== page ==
The fate of the nation may well rest on what two high school English teachers from Glastonbury High School, Steven Nicastro and Timothy Sanderson, point out in their op-ed piece in The Hartford Courant (December 20,2015), which is printed below.
The say, and all of us in the field of English know, that the Common Core has greatly reduced the amount and quality of literature read in our classrooms from kindergarten through grade 12. That reduction diminishes the lives of our children and adolescents as they have limited ideas and questions in their heads about the human experience, fewer challenges to their imaginations, and fewer examples of the power of language. That reduction in the teaching of quality literature even undermines the very intent of the Common Core: to build a competent workforce.
The Common Core is supposed to make us more internationally competitive, but how can it?
With the Common Core, the United States is the only nation in the world to set limits on the teaching of literature and to privilege the teaching of informational texts. Students are taught to read informational texts to understand the writer’s point of view and to gain the information that the writer presents. Reading literature, however, provides a much different challenge to readers. There isn’t just one set of facts to be gained from a poem, short story, play, or novel. There are possibilities to be explored and various interpretations to be created and supported. What the author intended is of no consequence; rather the individual meaning that the reader creates from the evidence the text offers is what matters. Reading literature fosters inquiry, requires speculation, demands interpretation, and honors creativity- all skills necessary for thoughtful careers, including in science, technology, engineering, and mathematics (STEM).
I have seen, as an English teacher and as a supervisor of English teachers, how reading literature enriches the lives of students and enables them to be deeper, stronger, more whole individuals than they would be without reading literature, without discussing in class a wide range of questions and perspectives about that literature, and without writing about the ideas offered by that literature. Witnessing students’ personal and intellectual growth from reading literature is what inspires me more than knowing that reading literature will help to produce their increased competitiveness in the global marketplace. But even for that goal, our children and adolescents need to be taught how to read literature.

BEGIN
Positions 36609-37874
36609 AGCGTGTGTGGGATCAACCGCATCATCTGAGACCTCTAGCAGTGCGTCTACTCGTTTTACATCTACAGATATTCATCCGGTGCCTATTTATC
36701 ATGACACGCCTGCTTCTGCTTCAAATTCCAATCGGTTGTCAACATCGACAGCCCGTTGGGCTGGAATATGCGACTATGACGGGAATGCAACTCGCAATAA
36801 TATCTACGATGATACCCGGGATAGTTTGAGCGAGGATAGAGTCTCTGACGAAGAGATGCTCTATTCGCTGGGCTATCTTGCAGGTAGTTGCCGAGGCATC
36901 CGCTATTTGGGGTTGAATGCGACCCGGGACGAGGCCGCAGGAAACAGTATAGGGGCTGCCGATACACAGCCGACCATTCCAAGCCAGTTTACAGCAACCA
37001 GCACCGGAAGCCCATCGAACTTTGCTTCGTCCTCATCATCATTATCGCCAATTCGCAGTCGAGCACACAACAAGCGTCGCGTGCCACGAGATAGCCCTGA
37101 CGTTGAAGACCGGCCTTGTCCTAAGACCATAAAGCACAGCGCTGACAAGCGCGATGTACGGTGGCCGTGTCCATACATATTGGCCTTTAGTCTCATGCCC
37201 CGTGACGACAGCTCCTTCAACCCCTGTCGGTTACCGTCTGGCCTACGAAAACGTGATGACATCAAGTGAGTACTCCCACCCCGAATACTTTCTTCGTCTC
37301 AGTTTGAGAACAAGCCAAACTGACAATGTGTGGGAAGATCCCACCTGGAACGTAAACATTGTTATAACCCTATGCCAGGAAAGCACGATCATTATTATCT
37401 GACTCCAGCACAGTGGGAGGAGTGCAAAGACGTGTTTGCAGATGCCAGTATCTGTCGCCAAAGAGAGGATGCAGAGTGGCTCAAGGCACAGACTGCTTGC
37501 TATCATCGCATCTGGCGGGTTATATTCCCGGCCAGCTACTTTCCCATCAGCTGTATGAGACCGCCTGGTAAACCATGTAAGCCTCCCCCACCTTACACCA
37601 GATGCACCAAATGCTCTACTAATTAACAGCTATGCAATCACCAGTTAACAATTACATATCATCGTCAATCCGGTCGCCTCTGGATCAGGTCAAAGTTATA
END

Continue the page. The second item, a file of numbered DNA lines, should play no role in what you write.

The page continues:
How to make that happen in Connecticut?
Rescind the Common Core and go back to the Connecticut State Standards. The Connecticut State Standards require that we teach all students in kindergarten through seniors in high school the two different ways of reading: reading for information and reading in response to literature. The Connecticut State Standards acknowledge that reading literature teaches students a valuable and unique way of thinking. The Connecticut State Standards require that we truly educate Connecticut’s children and adolescents. We must reinstate those standards. Now.
But first, read on……….
“Give me my students, give me my books and close the door on your way out.”
A colleague used that pithy mantra whenever a new trend in education emerged. This was not a refusal to embrace new initiatives; it was a statement about our priorities as English language arts teachers — students, books and a place to bring them together.
With those three essential ingredients, our teaching and our students would be successful. Now, however, one of those fundamental ingredients is disappearing: books.
You read that right. Books are disappearing from our classrooms. Books — the be-all and end-all of teaching kids to be better readers, writers, thinkers and human beings — are going the way of the dinosaur. It’s an alarming trend we can’t ignore.